the gallery or in advance through Ticketmaster at Hechts and other
I am told that if one arrives to see the exhibit at 4:00 p.m., one is
let in free for the last hour each day. However, the show features over
200 pieces, and the works really command one's attention, so to speak,
so allow a couple of hours at the very least or you may feel you have
Run for Recovery
Jay Jacob Wind, email@example.com
I want to invite you to participate in Vanguard Foundation's 6th
annual Run for Recovery, Sunday, September 16, at 9:00 a.m., in Pentagon
City, the year's biggest 5 kilometer (3.1 mile) race in Arlington,
Virginia. The course is flat and fast, and anyone, regardless of ability
or age, is welcome to join us. To attract lots of participants, we offer
$4,800 in cash prizes to the top three finishers overall and in each
5-year age category. We also offer dozens of random prizes, a goodie bag
with coupons and gift certificates, a nice T-shirt, and a sumptuous
post-race picnic courtesy of Fresh Fields and local vendors. If you
prefer a more leisurely pace, a 5K walk starts at 9:05, five minutes
after the run.
To sign up, please visit our web site (http://www.vanguardservices.org)
and print out the entry form, or contact Vanguard Foundation at
703-841-0703 x 97, firstname.lastname@example.org,
or 2924 Columbia Pike, Arlington VA 22204.
Congressional Black Caucus to Network with DC
Small, Minority, and Women Owned Businesses
Arthur Jackson, email@example.com
The U.S. Congressional Black Caucus Annual Legislative Conference is
always held here in Washington, and awards more than $250,000 in
contracts for numerous services and products. Few of these contracts are
awarded to DC local, small, minority, women, disadvantaged, or
resident-owned business. AHJGroup.com is an African-American and
District-resident-owned business that has organized more than fifty
DC-based businesses to appeal to the Black Caucus Foundation and the U.S. Black
Caucus membership to address this critical concern. Therefore
we are planning a two-day open house during the conference, at which
District-based businesses can network with members of the Black Caucus
and Federal contracting officials. If you know of a District of Columbia
small, minority, or women-owned business interested in participating,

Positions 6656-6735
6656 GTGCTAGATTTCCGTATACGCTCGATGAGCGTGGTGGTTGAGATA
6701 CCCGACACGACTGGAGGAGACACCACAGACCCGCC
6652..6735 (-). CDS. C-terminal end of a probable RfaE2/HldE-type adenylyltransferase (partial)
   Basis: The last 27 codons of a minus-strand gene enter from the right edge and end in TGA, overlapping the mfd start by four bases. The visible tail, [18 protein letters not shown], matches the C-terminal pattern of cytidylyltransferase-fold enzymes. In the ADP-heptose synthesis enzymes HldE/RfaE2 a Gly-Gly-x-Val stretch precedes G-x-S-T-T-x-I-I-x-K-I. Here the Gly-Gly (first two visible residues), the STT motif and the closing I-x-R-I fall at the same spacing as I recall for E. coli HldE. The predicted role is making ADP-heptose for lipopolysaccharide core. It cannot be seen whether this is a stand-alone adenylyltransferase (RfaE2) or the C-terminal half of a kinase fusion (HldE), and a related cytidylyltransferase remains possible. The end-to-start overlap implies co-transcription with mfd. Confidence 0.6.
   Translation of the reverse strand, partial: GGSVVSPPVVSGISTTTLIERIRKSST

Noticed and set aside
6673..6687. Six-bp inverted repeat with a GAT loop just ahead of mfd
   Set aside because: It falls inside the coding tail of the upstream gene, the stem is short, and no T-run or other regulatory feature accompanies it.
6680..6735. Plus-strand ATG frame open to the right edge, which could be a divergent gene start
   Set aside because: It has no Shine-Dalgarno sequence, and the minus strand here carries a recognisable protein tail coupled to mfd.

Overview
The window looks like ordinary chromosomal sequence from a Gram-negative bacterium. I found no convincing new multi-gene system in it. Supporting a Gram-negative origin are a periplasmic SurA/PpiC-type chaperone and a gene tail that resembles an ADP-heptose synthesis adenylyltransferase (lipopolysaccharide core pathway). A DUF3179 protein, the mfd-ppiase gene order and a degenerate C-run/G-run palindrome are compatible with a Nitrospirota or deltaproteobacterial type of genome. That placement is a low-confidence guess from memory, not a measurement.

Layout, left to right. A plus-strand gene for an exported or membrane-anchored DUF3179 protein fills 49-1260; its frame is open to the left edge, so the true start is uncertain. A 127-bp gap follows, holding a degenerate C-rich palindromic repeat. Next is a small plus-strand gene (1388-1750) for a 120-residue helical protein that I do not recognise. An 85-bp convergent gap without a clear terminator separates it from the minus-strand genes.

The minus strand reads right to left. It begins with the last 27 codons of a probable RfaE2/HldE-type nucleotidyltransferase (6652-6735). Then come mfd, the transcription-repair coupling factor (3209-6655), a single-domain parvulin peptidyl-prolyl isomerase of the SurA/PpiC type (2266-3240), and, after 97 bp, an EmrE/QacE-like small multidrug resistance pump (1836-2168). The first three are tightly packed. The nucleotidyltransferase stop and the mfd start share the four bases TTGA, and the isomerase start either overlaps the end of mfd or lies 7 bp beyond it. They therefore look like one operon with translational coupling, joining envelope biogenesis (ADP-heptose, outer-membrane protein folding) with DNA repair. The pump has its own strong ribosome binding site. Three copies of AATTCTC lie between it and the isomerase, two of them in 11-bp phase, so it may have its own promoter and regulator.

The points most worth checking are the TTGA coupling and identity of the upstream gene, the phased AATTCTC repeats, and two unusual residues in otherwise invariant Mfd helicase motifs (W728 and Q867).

call 508-1059 or firstname.lastname@example.org.
CLASSIFIEDS — CAUSES
DC Citizens Plan Independent Rally to Rate
Mayor Tony Williams
Arthur H. Jackson, email@example.com
During the past six months, I've attended meetings in all eight wards
to hear the views of DC residents on the present state of our city and
the direction we're going. And to prepare for the next release of a poll
showing, Mayor Anthony Williams losing to any number of potential
opponents, including Councilmembers Kevin Chavous, David Catania, Harold
Brazil, and Jack Evans. This poll shows the incumbent Mayor running a
close race with School Board President Peggy Cooper Cafrrtz, activist
Arturo Griffin, and former Mayor Marion Barry, Jr.
Tony Williams campaigned on a record of reform and budget balancing,
designed to appeal to the Federal City Council, Board of Trade, and DC
Control Board, therefore attracting conservative voters into writing
campaign checks and organizing reform-minded voter into his camp. Today
voters across this city are dissatisfied and disappointed in Mayor
Williams's actual performance as the leader of the District of Columbia,
citing health services delivery and accessibility, affordable housing,
and environmental safety, and transportation issues.
The Citywide Citizens Rally on the Williams Administration will grade
the Mayor and his cabinet on their performance on behalf of the people
of the District of Columbia. A date and location will be announced on
September 10, one year before the next Election. To volunteer to help on
the project call 562-2137 or E-mail: firstname.lastname@example.org.
CLASSIFIEDS — SERVICES
Putting Audio and Video Clips on the Web
Phil Shapiro, email@example.com
Do you need to put audio or video clips on the web? The process is
fairly simple and costs less than you might expect. Fast turnaround and
reasonable rates. I can place up to an hour (or more) of audio or video
on the web. Further info at: firstname.lastname@example.org
CLASSIFIEDS — HOUSING
Studio/one-bedroom apartment wanted. Reasonably near Metro station if
possible. Son Peyton, 23, just returned from one-year volunteer work
with Americorps. Employed. Nonsmoker. Responsible. Help get him out of
Large room in spacious, furnished, newly renovated historic house.
High ceilings, great light, central air conditioning, washer/dryer, new
kitchen w/gas stove, 1.5 baths, deck. 3 blocks from Columbia Heights
Metro and along several major bus lines. Close to grocery, drug store,
hardware, dry cleaning, library, friendly cat. Vegetarian/kosher
kitchen. $700/month includes utilities and light maid service.
Short/long term. Available immediately. 588-5031 or email@example.com
(between 8/20 and 9/1 contact Lynne.Mersfelder@noaa.gov
CLASSIFIEDS — PETS
Free Black Lab
Alejandra Maudet, firstname.lastname@example.org
Free. Wonderful five-year-old male black lab needs a home. Owner is
leaving the country and hates to take “Jack” to the SPCA. Looking
for someone to love this sweet-natured, well-behaved (loves kids),
playful dog. Please contact me at email@example.com.
themail@dcwatch is an E-mail discussion forum that is published every